Equity markets stabilised last week but the general risk-off mentality continued to flow through Agricultural commodities.
Chicago Board of Trade wheat got smashed lower as funds ran for the door selling out of long positions. Once prices fell below key technical support levels, sell orders were triggered causing a steep correction.
Weakness in CBOT futures ahead of an impending northern hemisphere harvest saw Australian buyers taking a cautious approach to purchasing grain last week.
Buyers were generally reducing their price ideas. Many were happy to sit on the side-lines feeling relatively covered for the time being, particularly with reports offshore demand has become more restrained from the recent very strong levels.
Slower international demand for Australian grain is typical for this time of year as offshore buyers swing their attention to the northern hemisphere harvest.
Another factor at play is the strengthening US dollar as risk averse investors put money into the US currency given it is viewed as a traditional safe haven.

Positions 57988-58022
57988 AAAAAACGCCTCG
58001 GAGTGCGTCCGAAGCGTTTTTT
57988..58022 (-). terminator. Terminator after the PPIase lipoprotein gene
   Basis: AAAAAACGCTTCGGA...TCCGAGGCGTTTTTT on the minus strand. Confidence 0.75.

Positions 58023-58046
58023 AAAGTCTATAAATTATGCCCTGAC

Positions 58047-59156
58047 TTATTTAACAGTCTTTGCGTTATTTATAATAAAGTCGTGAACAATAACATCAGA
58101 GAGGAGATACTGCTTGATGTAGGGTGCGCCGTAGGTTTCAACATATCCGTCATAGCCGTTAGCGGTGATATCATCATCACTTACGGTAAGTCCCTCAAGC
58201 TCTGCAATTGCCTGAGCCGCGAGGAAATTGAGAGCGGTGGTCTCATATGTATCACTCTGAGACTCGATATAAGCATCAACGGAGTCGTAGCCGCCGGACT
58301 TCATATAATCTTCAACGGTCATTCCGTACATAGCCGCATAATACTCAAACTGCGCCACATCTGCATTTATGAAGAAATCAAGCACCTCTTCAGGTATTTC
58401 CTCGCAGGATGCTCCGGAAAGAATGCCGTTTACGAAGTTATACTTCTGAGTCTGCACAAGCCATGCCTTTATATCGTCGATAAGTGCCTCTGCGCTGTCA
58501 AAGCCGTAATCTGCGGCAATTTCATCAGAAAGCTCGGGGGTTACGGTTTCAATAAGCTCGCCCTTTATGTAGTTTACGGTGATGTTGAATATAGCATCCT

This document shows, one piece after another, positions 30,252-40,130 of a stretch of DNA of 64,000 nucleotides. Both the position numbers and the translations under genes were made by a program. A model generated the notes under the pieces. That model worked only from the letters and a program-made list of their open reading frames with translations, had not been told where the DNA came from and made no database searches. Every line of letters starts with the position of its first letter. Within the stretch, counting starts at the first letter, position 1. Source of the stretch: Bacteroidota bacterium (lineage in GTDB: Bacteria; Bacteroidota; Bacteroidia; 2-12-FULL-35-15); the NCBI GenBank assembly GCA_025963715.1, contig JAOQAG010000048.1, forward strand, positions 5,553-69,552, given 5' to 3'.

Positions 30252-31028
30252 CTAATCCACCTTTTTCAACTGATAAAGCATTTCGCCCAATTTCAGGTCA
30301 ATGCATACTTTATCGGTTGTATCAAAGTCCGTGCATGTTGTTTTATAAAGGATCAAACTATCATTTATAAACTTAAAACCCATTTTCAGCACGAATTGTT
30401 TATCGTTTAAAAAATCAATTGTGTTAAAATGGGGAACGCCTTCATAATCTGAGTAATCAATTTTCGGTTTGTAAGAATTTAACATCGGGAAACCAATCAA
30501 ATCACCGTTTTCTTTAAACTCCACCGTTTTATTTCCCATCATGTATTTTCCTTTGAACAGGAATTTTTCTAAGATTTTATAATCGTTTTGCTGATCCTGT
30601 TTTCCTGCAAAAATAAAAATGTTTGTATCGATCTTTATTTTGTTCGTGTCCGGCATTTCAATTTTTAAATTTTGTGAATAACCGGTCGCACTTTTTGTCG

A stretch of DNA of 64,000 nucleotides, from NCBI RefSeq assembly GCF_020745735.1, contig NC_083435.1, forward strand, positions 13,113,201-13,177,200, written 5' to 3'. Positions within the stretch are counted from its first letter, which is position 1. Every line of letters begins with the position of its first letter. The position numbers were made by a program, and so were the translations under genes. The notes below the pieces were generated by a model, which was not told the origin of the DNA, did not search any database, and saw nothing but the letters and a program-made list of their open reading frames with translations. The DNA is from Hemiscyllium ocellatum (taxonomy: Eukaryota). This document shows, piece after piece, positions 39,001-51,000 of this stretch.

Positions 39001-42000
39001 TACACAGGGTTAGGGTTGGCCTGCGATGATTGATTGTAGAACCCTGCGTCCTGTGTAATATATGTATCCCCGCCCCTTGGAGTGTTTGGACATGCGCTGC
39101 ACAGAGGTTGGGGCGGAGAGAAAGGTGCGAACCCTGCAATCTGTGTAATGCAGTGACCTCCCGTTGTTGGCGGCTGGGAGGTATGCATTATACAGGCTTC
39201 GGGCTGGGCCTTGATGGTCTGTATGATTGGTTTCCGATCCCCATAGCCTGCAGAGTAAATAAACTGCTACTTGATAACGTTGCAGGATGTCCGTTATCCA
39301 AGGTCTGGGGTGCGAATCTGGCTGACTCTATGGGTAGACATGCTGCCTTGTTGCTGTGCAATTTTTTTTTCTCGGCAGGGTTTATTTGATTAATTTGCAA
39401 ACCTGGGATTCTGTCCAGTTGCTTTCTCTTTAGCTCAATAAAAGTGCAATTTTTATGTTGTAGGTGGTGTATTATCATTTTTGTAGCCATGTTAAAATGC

A strengthening US dollar against the Australian dollar typically means Australian exports become more competitive as our relative price is lower for importers.
However, if the US dollar is strengthening against a basket of currencies like it is currently, it means the currency of the importing nation is also weakening and they must pay more to import product.
This is occurring at the moment with currencies of many Asian grain importing countries weakening against the US dollar.
This weakness in local currencies along with knowledge the northern hemisphere's harvest will be under way shortly, regardless of the size of it, is seeing international demand tempered for now.
Given recent high prices you can understand end-users taking a cautious approach to buying more grain with these factors at play.
The question is does the demand for Australian grain improve again?
Ultimately that will depend on the eventual supply of grain from the northern hemisphere.
The knowns are, we have ample grain here while North America and Europe have less winter crop available than normal.
The remaining unknowns are, the condition and resulting production of the spring crops in the northern hemisphere, and the availability of grain from the Black Sea region.
As stated previously, if more grain gets moving from the Black Sea that is fundamentally bearish on global grain prices, but also hard to predict.
Australian grain prices have been trading under international values for some time now. As international values subside hopefully Australian values can hold.
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